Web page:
Taylor McDonald
Communications Assistant
IL Corn


1. The last piece of pie

You know that last piece of a homemade pie that your mom let you have? Actually, she was craving it all day but instead let you have it when she came home from work.

2. Nothing gets done until chores are done

It’s your mom’s birthday and she expects to go out to dinner to celebrate as a family. However, it’s 6:30 and you and your siblings are just finishing farm chores, and come in smelling like the barn. Your mom never lets it show, however, that she was patiently waiting for hours for this ‘special dinner’.


3. She knows the importance of riding in the field with dad

As a little kid, many of us loved to ride with Dad In the fields. Right away once you were home from school you’d ask for her to take you out to the field. She never told you she had loads of laundry, dishes, and meals to prepare but she instead took you anyways.

4. The nights taking care of the children by herself during planting and harvest season

Being a farmer’s wife while its harvest season can sometimes get old. Having a husband in the field until midnight and having to take care of the kids by herself is hard, but your mom does it anyways. Sometimes, she even brings a meal to your dad in the field. That is if he’s lucky.

5. The pros and cons of country living

Living in the Country is nice, except for when your mom sends you to go to the store and you forget an item. She hates the idea of having to drive all the way into town but does it anyways so you can have your favorite homemade spaghetti for dinner that night.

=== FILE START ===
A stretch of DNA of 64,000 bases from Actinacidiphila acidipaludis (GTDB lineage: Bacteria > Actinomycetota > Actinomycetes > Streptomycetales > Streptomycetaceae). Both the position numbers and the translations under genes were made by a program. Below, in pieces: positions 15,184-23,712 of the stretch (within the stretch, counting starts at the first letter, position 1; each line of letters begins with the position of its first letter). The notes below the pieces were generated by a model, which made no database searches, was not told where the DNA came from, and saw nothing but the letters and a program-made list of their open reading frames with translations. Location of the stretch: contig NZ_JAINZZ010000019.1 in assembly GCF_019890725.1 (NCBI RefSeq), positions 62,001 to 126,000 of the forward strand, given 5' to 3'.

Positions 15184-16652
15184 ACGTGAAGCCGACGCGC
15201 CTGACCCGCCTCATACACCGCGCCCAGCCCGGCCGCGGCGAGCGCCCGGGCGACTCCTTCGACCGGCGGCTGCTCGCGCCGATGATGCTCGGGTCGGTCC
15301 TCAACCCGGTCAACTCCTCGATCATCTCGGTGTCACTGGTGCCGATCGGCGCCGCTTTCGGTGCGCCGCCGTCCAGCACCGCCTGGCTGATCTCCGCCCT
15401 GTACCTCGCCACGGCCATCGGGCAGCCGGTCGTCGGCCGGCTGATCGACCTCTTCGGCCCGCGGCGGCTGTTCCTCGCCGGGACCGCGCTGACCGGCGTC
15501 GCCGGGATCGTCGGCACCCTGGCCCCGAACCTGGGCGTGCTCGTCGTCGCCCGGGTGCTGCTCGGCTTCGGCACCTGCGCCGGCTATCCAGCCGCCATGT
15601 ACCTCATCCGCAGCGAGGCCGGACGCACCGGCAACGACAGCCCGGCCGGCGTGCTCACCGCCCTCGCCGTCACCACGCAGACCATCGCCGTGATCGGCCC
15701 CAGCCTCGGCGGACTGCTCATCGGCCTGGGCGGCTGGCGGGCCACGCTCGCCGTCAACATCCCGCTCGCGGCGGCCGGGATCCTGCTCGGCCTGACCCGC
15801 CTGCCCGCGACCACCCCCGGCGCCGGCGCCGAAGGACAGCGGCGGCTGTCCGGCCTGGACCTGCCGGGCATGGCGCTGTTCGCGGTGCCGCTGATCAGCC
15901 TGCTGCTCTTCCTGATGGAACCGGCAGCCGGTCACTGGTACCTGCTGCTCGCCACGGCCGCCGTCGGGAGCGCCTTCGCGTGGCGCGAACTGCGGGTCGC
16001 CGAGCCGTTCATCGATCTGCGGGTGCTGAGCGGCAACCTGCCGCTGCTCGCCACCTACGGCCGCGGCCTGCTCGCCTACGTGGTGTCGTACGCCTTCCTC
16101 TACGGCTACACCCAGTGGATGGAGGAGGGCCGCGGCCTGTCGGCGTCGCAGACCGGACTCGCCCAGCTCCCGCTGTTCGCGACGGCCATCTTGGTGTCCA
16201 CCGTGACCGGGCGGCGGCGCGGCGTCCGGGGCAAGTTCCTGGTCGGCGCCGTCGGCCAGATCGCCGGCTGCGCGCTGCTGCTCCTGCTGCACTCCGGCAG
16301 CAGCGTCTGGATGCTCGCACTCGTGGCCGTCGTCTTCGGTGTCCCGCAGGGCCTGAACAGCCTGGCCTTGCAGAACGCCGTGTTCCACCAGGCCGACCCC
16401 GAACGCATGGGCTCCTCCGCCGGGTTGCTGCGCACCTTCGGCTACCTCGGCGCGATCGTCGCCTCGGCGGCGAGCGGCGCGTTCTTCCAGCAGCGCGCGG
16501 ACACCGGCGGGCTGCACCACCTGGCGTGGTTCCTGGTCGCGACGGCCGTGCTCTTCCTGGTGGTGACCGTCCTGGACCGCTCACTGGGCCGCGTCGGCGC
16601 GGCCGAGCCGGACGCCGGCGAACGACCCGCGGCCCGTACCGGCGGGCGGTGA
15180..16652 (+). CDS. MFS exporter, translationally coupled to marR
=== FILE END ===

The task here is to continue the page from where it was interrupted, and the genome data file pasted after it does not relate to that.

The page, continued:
6. Tracking shavings into the clean house

While you are out in the barn walking and taking care of livestock and attract what seems like millions of shavings onto your clothing, your mom is inside cleaning the house. That is until you come in and leave a trail of shavings on the floor. She may hate it, but loves that you are working hard and following your passion.

7. Having to drive the truck and trailer to a show for you while dad is busy on the farm

It’s spring and your dad is still planting in the field. There is a livestock show that weekend, and although your mom hates driving the 24 ft. gooseneck and your dads’ truck, she does it anyways to see you happy.


8. Saying goodbye

Growing up and moving into college is hard. When your mom dropped you off at your new place, she never told you that walking out of that dorm room was one of the hardest things she has had to do; letting her baby grow up. She never told you that even though she may have hated some of the things she has done for you growing up, she wouldn’t have traded it for the world and wishes she could do it all over again.

9. The one thing that YOU never told her

Throughout it all, your mom has been there throughout it all. She has grown to love and share the same passion as you and helps you in numerous ways whether it be in the field, at home, or in the barn. You have never told her that you can’t ever repay her for all of her selfless deeds and that she is your hero. That one day you hope to be half of the woman that she is.

mom crying

bridget_halatBridget Halat
Iowa State University